3rd Ave itself is slightly notorious - hosting the surface entrances for the Seattle bus tunnel, and a large number of inter-city routes, the area has a reputation for crime and the occasional death by shooting. It was a bit worrying to commute through, as a bus rider, and seems like an odd location for an ISP street-level office.
It became a USWest site in 1984 through the breakup of the Bell monopoly system, and then Qwest and eventually Centurylink.
There used to be some SAGE equipment at the Computer History Museum in Mountain View. I don't know if it's still there or not, but it was definitely interesting to see. The "light gun" user interface and the control consoles have a really pleasing aesthetic.
Edit: I'll wager it's a seismic upgrade. The building's vintage is from back when they didn't have as good of a handle on the seismic stuff. And the Cascadia Subduction Zone is no joke!
Just think of them as Stalin's New York Times - willing accomplices to Soviet genocide.
"Move along citizen"
Seattle, for example, also has the Elliot CO in Belltown: http://www.co-buildings.com/wa/206/
on this page is a photo of a 1200-pair: http://cityinfrastructure.com/single.php?d=RuralOutsidePlant...
"Ah there's your problem: you've patched the Fire Engine Red pair, it's meant to be the Ferrari Red. Rookie error."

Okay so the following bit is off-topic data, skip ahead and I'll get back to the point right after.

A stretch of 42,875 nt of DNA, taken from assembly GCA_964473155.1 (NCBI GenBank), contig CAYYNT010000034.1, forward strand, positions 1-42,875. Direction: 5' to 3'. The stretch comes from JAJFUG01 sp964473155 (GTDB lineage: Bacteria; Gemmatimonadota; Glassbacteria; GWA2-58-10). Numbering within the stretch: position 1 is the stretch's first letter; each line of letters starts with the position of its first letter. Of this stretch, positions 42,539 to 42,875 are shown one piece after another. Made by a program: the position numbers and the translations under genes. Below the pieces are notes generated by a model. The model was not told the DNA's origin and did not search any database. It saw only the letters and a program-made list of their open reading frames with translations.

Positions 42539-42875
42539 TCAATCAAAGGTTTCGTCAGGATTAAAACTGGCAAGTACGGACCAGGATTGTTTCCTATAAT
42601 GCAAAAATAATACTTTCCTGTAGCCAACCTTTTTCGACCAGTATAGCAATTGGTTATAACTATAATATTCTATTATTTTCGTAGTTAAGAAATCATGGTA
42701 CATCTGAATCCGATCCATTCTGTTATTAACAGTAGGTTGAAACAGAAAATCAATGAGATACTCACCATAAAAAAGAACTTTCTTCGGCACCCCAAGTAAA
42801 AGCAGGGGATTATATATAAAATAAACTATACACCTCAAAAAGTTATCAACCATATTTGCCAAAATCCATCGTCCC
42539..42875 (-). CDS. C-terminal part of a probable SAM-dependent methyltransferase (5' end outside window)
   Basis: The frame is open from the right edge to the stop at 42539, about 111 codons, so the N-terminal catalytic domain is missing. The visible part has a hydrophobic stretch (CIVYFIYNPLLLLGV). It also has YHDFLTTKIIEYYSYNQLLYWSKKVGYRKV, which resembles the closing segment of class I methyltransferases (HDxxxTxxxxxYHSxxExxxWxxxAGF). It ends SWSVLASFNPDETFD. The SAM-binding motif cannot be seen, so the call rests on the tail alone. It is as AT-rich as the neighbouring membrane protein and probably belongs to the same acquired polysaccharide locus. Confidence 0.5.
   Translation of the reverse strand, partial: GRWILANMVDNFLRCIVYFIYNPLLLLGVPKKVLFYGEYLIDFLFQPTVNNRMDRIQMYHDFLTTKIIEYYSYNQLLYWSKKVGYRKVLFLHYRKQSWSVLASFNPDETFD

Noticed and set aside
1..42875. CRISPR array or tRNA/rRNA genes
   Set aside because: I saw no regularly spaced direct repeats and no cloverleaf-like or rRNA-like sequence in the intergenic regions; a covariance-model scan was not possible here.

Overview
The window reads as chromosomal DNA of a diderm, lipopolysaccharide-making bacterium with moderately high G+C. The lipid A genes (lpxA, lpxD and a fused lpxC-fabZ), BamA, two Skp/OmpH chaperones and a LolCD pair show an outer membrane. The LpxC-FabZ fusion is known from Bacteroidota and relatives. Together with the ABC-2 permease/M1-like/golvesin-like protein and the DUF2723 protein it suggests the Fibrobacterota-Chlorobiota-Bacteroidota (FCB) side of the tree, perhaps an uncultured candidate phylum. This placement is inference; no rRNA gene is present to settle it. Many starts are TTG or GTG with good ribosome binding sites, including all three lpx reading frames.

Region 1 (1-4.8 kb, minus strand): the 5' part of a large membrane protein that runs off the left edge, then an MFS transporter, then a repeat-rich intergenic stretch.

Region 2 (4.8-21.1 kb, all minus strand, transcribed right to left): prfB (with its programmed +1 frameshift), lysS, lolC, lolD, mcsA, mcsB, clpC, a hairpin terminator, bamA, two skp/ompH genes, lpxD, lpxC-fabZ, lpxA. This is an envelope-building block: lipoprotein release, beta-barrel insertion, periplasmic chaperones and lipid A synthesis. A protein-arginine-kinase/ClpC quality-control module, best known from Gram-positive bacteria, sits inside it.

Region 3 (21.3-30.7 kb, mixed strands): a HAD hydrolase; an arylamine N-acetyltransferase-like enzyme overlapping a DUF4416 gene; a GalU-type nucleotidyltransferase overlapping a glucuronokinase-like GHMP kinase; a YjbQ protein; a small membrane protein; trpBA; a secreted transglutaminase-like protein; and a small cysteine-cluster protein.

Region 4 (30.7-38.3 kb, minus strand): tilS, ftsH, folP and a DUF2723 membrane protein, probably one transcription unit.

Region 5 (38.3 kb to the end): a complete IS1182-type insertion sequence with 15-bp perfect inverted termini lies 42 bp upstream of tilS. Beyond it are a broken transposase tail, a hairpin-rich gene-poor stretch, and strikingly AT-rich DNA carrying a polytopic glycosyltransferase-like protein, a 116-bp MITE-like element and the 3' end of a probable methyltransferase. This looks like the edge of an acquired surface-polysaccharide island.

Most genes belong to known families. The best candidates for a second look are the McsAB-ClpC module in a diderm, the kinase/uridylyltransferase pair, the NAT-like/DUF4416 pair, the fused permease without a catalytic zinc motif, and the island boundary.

It’s actually pretty simple. There are only 10 colors: blue, orange, green, brown, slate, white, red, black, yellow, and violet. They’re grouped in “binders” (using colored strings). You’re likely familiar with the first four pairs from network cables (which omit the white/slate pair). After cylcling through blue through slate paired with white through violet (25 pairs), the wires are bundled with binders starting with blue/white string. That gets you to 625 pairs (the first picture posted above is 600 or 625 pairs). After that, the binder groups are bound in a similar fashion (typically if you’re going beyond 625, the slate/violet binder is omitted to get a nice round 600 in the first group).
Wikipedia has a good article: https://en.m.wikipedia.org/wiki/25-pair_color_code
100-pair cable is only about 3/4” diameter. I have a 24-line 1A2 telephone that uses 75 pairs just to connect to the phone switch and two 100-pair cables feeding a telephone display case in my living room.
It takes me about a half hour to punch down 100 pairs on a 66-block. Old school telecom guys could probably do it in under 10 minutes.
At least I hope so, if not, then they really should exist.
The historic reasons from other posters give good justification for the current location.
Not saying correlation is causation here, but the interfernce is definitely a little unnerving.